Do you remember turning over rocks in your backyard, looking for tiny dark wriggling salamanders? Imagine that, but in the form of a very large robot, and you've got something close to the Salamandra Robotica II.
The Salamandra is the newest amphibious robot from the biorobotics department at the École Polytechnique Fédérale de Lausanne. Biorobotics is a thriving subsection of the study and creation of robots; we've written before about all the ways the natural world inspires the way we create artificial items. The Salamandra is notable for being able to seamlessly transition from water to land, just like its real-life inspiration.
The Salamandra is constructed of a long chain of interconnected motors with four "legs" jutting out from the sides. Unlike mammals, whose legs tend to be underneath the torso, amphibians and reptiles tend to have legs that stick out from the side, keeping their center of gravity low to the ground. And the Salamandra does move in a way that's totally evocative of the salamander, especially in the water--the way it propels itself by whipping its torso from side to side is just like the way amphibians and aquatic lizards swim. That's also the way it "crawls"--the difference between crawling and walking seems to be that crawling is done on the belly, squirming back and forth, while walking is performed with the legs.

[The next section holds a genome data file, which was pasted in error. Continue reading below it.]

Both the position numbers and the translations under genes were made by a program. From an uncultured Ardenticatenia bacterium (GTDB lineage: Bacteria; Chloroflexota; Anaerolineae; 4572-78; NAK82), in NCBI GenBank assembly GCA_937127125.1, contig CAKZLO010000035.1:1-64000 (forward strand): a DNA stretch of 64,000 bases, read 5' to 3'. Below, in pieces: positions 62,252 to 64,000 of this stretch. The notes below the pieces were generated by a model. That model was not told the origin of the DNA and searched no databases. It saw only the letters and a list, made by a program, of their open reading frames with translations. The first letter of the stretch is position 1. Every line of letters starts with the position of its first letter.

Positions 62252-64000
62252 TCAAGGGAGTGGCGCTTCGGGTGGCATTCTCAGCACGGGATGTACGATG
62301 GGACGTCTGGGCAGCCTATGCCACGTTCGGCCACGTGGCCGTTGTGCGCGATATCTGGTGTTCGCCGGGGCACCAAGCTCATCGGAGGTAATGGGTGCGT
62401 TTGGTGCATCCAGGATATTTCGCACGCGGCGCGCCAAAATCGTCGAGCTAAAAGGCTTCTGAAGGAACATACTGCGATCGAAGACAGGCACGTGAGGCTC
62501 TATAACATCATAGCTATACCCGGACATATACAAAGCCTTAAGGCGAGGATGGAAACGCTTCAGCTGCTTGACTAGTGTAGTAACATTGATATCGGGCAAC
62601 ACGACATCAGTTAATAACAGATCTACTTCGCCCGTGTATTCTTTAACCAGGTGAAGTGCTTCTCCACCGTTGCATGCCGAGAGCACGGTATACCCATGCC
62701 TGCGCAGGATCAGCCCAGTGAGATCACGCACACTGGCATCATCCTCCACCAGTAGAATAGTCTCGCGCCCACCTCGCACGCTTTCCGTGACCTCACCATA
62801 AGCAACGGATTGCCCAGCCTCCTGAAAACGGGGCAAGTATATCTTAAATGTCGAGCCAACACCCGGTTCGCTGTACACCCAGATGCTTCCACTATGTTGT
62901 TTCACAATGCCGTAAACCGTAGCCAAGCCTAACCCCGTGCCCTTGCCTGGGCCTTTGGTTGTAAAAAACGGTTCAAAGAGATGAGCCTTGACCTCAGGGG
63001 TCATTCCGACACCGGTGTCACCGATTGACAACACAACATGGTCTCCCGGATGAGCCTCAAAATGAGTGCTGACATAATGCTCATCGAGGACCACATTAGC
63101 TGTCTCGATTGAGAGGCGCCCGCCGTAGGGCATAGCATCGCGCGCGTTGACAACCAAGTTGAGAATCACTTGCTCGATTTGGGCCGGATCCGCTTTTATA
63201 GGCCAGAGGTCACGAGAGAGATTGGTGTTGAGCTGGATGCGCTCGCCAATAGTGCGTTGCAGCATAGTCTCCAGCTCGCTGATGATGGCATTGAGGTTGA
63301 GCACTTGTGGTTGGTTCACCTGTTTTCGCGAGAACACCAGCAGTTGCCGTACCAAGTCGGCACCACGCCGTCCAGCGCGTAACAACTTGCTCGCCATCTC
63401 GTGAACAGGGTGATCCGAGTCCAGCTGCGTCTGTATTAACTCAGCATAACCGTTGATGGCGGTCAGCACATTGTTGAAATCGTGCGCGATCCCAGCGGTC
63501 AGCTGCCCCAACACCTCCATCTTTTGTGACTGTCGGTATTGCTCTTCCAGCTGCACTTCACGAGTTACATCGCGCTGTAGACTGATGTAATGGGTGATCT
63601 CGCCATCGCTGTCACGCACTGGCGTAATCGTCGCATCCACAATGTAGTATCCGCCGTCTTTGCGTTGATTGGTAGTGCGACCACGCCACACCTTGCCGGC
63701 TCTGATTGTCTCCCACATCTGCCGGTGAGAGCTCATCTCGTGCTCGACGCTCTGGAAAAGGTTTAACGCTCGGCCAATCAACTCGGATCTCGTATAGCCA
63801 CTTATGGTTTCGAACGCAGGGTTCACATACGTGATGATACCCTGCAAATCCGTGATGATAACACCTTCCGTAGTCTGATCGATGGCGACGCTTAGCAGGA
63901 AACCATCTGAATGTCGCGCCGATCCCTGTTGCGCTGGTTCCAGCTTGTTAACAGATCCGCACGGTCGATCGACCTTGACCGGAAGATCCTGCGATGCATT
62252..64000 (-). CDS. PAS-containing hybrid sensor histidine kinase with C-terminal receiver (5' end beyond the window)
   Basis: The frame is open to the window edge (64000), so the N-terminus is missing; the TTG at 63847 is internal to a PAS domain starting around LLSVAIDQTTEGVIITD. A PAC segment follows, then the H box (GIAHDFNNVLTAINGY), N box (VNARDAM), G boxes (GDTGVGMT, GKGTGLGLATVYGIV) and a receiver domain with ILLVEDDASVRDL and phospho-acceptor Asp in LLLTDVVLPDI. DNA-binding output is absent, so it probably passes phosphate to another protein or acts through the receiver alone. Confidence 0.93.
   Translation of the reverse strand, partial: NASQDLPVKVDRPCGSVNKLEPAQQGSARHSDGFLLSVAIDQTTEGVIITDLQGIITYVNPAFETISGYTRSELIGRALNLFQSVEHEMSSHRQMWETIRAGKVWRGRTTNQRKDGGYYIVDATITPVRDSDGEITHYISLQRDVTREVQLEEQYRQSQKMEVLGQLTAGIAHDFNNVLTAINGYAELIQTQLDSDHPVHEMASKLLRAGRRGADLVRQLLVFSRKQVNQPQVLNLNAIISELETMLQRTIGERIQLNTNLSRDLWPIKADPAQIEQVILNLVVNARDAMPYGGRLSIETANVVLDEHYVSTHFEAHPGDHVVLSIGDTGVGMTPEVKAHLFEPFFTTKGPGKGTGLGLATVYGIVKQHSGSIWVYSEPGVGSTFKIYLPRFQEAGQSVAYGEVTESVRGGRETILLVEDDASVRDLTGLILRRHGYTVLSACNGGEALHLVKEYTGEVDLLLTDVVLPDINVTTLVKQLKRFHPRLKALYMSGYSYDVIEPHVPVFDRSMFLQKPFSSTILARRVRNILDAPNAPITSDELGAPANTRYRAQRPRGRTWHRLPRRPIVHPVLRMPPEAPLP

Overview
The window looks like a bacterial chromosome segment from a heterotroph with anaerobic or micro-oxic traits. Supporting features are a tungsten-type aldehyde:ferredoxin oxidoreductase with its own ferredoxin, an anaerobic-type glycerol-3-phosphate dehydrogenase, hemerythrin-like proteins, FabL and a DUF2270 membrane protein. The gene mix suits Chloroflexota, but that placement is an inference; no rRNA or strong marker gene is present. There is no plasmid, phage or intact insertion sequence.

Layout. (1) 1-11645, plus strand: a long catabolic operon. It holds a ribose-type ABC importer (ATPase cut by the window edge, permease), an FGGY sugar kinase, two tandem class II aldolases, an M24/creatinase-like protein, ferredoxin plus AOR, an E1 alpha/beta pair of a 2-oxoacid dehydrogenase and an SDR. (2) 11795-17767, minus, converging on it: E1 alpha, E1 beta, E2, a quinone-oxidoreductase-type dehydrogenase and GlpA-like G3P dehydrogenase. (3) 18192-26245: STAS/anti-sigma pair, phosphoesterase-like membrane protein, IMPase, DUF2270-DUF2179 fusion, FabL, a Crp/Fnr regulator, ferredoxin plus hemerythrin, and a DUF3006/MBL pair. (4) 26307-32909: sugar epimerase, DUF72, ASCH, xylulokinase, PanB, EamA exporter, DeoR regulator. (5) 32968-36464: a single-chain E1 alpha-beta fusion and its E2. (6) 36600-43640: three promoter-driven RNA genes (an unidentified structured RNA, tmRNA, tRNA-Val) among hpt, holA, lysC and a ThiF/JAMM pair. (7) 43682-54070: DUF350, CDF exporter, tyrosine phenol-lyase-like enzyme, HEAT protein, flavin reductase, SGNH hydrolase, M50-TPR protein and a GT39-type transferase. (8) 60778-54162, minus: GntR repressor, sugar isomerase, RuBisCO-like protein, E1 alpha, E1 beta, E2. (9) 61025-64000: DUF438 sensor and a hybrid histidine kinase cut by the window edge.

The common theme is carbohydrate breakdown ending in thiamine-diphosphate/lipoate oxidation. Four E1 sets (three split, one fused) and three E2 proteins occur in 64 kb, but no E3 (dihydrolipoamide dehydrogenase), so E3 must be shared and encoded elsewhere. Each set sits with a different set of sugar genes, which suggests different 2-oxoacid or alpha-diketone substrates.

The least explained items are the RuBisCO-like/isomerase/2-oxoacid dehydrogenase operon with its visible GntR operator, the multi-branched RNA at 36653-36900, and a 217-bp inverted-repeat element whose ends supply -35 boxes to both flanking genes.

It's not totally clear why the team is working so hard to create a salamander-type robot; they speculate that it could be used to study locomotion systems, or possibly for search-and-rescue operations, though it doesn't seem as though the latter idea really played into the planning of the Salamandra. Still: cool robot! Check out a video of it in motion here.
Five amazing, clean technologies that will set us free, in this month's energy-focused issue. Also: how to build a better bomb detector, the robotic toys that are raising your children, a human catapult, the world's smallest arcade, and much more.